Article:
SFHL/FHL/RG4. Organizational Records
Found in 124 Collections and/or Records:
Friends Boarding Home of Bucks Quarterly Meeting Records
Friends Boarding Home of Bucks Quarterly Meeting, a Quaker boarding home for the aged in Newtown. Pennsylvania, was opened in 1897 and incorporated in 1899. In 1900 it moved to a new building erected on Congress Street, with funds given by Edward M. Paxson in memory of his parents. Friends' Village was opened in 1981. The records include correspondence, minute books, constitution and legal papers, reports, and other papers.
Friends Boarding Home of the Burlington Quarterly Meeting
Friends' Boarding Home of the Concord Quarterly Meeting
Friends' Boarding House Association (Philadelphia, Pa.)
The Friends Boarding House Association was incorporated in 1877 in Philadelphia, Pennsylvania, with the purpose of establishing a boarding home for Quakers and others. The Association was dissolved in 1913 with the establishment of a Boarding Home under the care of the Quarterly Meeting. The collection contains records of the Friends Boarding House Association, 1877-1913, including legal papers, minutes and other documents.
Friends' Book Association of Philadelphia Records
The Friends' Book Association of Philadelphia was incorporated in 1873 by Hicksite Quakers to operate stores for the sale of Quaker Books and to subsidize the publication and reprinting of important Quaker books. It ceased operation in 1908. The collection contains minutes, committee reports, correspondence, financial and legal papers.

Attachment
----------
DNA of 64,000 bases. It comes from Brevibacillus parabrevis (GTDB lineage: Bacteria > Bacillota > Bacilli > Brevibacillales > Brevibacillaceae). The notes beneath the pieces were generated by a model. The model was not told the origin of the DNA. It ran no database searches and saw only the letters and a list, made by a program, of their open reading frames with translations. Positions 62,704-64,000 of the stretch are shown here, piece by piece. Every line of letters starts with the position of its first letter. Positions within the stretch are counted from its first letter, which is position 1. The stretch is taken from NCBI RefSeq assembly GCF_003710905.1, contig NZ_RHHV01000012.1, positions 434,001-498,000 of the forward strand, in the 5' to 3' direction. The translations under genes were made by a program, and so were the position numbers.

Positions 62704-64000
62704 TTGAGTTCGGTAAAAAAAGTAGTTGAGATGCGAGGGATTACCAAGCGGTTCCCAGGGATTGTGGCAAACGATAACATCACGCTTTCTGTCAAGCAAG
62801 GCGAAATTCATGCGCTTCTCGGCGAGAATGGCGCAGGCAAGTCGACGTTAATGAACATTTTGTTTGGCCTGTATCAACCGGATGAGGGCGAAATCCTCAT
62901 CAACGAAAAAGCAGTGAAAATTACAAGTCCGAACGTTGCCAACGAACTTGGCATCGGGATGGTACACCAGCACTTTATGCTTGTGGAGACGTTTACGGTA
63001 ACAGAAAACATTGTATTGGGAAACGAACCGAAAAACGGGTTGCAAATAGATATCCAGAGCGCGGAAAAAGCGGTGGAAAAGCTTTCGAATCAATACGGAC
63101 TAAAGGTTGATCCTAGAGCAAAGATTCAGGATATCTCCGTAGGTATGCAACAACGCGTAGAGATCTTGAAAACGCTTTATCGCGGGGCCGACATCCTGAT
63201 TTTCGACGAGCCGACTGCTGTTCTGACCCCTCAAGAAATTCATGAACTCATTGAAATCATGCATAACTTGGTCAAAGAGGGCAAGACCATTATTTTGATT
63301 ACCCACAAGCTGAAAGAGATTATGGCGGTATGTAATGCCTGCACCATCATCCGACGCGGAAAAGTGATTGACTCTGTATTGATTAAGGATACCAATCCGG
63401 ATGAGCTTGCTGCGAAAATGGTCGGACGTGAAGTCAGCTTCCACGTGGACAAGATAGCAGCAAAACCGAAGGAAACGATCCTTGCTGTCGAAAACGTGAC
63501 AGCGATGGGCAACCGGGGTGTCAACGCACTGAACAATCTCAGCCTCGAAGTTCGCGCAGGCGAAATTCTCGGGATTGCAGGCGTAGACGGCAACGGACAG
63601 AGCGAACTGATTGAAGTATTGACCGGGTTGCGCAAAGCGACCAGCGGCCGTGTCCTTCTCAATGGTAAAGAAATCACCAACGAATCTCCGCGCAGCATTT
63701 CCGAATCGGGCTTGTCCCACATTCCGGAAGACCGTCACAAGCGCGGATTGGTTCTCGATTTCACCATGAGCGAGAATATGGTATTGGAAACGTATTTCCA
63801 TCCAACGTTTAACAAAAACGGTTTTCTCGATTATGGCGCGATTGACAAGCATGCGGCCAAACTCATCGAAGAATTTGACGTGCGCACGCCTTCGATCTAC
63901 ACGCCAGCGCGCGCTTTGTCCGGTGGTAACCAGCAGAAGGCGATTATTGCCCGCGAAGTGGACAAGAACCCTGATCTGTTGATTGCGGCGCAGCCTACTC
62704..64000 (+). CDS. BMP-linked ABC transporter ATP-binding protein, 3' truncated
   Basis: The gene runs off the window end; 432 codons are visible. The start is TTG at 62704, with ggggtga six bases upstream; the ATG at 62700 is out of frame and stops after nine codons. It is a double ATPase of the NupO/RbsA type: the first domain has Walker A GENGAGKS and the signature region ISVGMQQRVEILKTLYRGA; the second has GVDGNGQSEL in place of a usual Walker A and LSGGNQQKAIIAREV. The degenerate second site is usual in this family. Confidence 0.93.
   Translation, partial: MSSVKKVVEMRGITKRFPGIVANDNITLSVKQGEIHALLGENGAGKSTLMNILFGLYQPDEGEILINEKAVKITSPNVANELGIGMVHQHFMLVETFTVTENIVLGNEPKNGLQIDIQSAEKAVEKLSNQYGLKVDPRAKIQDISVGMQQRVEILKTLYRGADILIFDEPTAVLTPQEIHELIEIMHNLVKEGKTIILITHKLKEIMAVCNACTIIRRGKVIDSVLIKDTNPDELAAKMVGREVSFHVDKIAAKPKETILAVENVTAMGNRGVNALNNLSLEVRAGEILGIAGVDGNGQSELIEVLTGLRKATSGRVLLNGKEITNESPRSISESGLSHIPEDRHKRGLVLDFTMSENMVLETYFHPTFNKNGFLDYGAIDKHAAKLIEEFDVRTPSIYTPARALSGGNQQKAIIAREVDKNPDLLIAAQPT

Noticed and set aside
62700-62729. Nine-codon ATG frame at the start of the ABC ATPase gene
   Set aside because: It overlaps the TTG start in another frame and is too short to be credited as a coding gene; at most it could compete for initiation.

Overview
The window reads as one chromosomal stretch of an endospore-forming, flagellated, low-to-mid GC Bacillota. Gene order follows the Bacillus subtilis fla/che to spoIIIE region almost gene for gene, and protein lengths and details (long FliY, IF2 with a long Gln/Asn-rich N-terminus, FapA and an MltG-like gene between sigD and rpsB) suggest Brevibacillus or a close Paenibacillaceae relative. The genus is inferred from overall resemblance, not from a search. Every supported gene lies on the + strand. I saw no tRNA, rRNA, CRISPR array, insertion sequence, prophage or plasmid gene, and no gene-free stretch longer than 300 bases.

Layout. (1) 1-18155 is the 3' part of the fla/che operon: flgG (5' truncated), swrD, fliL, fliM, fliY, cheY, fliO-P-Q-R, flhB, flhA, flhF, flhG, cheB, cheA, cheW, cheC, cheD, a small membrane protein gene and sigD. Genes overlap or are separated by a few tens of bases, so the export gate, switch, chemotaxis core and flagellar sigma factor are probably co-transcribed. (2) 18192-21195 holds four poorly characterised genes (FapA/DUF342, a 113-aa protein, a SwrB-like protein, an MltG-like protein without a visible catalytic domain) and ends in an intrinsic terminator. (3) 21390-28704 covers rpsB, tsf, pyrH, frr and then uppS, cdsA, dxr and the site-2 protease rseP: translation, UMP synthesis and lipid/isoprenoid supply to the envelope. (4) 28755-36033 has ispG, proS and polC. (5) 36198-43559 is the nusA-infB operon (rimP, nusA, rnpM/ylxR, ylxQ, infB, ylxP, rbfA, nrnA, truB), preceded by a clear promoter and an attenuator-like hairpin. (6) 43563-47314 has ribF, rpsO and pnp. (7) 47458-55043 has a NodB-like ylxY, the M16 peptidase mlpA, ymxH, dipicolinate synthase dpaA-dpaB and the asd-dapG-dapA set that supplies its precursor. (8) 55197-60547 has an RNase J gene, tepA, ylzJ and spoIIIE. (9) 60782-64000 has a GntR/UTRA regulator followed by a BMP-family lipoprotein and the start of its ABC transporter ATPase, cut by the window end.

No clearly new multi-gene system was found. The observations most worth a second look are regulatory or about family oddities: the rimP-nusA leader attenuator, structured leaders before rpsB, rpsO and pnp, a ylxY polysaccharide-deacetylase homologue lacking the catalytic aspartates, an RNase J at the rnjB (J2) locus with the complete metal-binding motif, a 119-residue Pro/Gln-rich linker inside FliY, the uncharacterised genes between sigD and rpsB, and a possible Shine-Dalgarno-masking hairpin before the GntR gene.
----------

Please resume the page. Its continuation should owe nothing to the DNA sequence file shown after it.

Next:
Friends Center Corporation records
Friends Central School Records
Friends Circle (Baltimore, Md.)
Friends Circle, a Quaker study and social group, was established in Baltimore, Maryland, in 1884. The group met regularly to discuss topics of mutual interest. The collection contains four volumes of bound minutes, 1884-1896.
Friends Conference on Religion and Psychology
This collection contains the records of the Friends Conference on Religion and Psychology, primarily from the years 1943 to 1997. The Conference was originally founded as a way of addressing the spiritual turnmoil people were feeling after World War II. It continues to examine the ways Jungian psychology interacts with Quaker beliefs at its annual three-day conference over the Memorial Day weekend.